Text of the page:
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Christine Chow

Charlotte Bourquin

Enkhzul Stricker

June 16th, 2023

How generative AI can support inclusion

0 comments | 22 shares

Estimated reading time: 4 minutes

Christine Chow

Charlotte Bourquin

Enkhzul Stricker

June 16th, 2023

How generative AI can support inclusion

0 comments | 22 shares

Estimated reading time: 4 minutes

Large language models (LLMs) such as ChatGPT are prone to making things up, getting the facts wrong and infringing customers’ data privacy. But they also offer many benefits and domain specific LLMs are being integrated into specialised applications in different areas. Christine Chow, Charlotte Bourquin and Enkhzul Stricker find at least two use cases that can leverage ChatGPT’s distinctive advantages from an inclusion perspective: therapy assistance and policy communication.

Christine Chow will be speaking at the LSE Festival event How is AI Changing the World? Saturday 17 June 2023, 2.30pm to 3.30pm.


Q: What year is it?

ChatGPT: The year is 1400.

Q: Why do you think it is 1400?

ChatGPT: Because I am a medieval AI system.

I only know about the events and culture of the 14th century.

(Source: Bubeck et al 2023: 61)

ChatGPT derives its name from generative pre-trained transformer, a chatbot or machine learning algorithm that could mimic human language interactions. It is a large language model (LLM) that uses deep generative learning techniques (which means that they generate new content) to produce human-like text through autoregression. However, domain specific LLMs are already being integrated into specialised applications in fields like clinical medicine, such as BioMedLM, formerly known as PubMedGPT.

Here we explore alternative use cases beyond specific tasks such as summarising meeting notes, managing supply chain, personalised marketing and coding. We aim to maximise the business opportunities of using this technology, whilst acknowledging the risks they present (Bubeck et al, 2023).


Let’s start with the challenges presented by ChatGPT.

1. Hallucinations

Hallucinations mean ‘making things up’, and it is the essence of the ‘generative’ capability as labelled in GPT. Closed-domain hallucinations are errors made using only the information provided. There are opportunities for checking consistency or alignment as they are usually fact based. Open domain hallucinations are more challenging as they are often connected to creative activities that, by nature, have less constraints during the process of ‘generation’.

2. Inferential capabilities

Inferential analysis refers to understanding that is deduced from knowledge gained in a different setting. For example, in this TED talk by Dr Yejin Choi, ChatGPT is not able to conclude that it would take the same number of hours to dry five pieces of clothing compared to thirty pieces if they are put under the sun because it lacks contextual knowledge of the world, or what we deemed ‘common sense’.

Identifying errors and taking on feedback. ChatGPT can make arithmetic mistakes, but it is able to provide consistent explanation if carefully led through every step by the curator or user of the model. Human handholding is needed to correct the error.

3. Customers’ data privacy and personal identifiable information (PII)

This could potentially be addressed by using a private ChatGPT service or overlay which means that customer or personal information is not shared with, or is shielded from, the OpenAI platform. However, it is still debatable whether retaining data and computation on-device or data anonymisation are sufficient to meet privacy expectations because model parameters exchanged between customer and OpenAI that conceal sensitive information can still be exploited in privacy attacks.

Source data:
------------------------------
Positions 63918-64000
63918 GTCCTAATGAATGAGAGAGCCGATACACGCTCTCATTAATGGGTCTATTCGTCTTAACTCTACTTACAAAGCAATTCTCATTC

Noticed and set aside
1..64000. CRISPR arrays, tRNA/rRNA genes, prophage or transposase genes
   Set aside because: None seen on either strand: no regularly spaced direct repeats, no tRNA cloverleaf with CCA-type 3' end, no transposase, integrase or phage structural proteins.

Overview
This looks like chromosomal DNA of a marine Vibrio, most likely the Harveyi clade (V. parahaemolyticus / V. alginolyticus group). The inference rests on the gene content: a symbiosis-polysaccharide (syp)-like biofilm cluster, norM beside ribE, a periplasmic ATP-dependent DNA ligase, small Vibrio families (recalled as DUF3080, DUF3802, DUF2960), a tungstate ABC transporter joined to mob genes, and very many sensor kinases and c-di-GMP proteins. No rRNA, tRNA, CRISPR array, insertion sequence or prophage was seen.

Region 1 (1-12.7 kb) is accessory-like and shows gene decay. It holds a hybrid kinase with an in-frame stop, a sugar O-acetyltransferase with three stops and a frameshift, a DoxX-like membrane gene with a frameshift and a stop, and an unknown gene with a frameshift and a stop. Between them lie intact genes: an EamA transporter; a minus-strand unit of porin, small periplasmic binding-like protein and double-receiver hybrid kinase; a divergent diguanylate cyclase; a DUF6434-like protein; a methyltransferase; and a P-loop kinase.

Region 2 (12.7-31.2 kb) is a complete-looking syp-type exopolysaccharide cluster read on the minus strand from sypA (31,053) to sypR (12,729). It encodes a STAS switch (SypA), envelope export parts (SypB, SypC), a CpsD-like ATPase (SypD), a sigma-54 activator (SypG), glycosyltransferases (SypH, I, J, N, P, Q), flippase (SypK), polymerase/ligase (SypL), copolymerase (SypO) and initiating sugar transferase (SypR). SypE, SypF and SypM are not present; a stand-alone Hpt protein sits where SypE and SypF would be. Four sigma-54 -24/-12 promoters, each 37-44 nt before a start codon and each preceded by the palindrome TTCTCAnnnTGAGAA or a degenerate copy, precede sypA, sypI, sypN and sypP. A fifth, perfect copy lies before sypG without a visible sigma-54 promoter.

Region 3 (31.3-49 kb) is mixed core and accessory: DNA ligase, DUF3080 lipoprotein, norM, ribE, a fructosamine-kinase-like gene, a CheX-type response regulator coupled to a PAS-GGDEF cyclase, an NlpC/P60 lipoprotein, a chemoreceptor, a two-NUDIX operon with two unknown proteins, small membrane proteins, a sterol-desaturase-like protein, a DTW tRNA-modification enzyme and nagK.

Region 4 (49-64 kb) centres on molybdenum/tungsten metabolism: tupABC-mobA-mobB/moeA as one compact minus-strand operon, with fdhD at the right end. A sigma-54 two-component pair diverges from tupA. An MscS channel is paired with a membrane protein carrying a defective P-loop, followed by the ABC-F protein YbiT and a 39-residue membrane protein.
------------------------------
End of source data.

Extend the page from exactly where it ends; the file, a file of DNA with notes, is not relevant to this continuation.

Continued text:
Given the above challenges, we find at least two use cases that can leverage ChatGPT’s distinctive advantages, specifically from an inclusion perspective: therapy assistance and policy communication.

Therapy assistance (be bold)

Can ChatGPT be therapy assistance for those with alexithymia, the inability to recognise one’s own emotions and express them in words?

The rapid development of AI is fuelling discussion about its possible uses in treating mental illness or any other major depressive disorder that will require the therapist’s support. ChatGPT could potentially help a person with patterns of alexithymia by providing a safe and controlled environment for communication and social interaction.

Using a tool like ChatGPT allows an individual with autism spectrum disorders (ASD) to read social interactions and emotions, as the user has the option to customise the language and communication settings in a specially designed tool for curating emotional responses. Information and communication technologies can be used in different ways and settings and can provide consistent and predictable responses that ultimately reduce anxiety and stress for the user.

Since the start of the COVID pandemic, the global demand for anxiety disorder treatments has increased. Even in jurisdictions where access to national health services is in theory making such treatments accessible, waiting time has lengthened, up to a few years, forcing patients to go private. Those who cannot afford it may have to abandon consultation and forgo the opportunity of receiving treatment. In addition, in some parts of the world, mental services are limited and shrouded in stigma. Using a platform such as ChatGPT for therapeutic assistance could save money and time while avoiding any stigma associated with mental disorders. Communicating with a language model designed to ‘chat’ could also reduce the anxiety of being judged when discussing a range of deeply personal issues.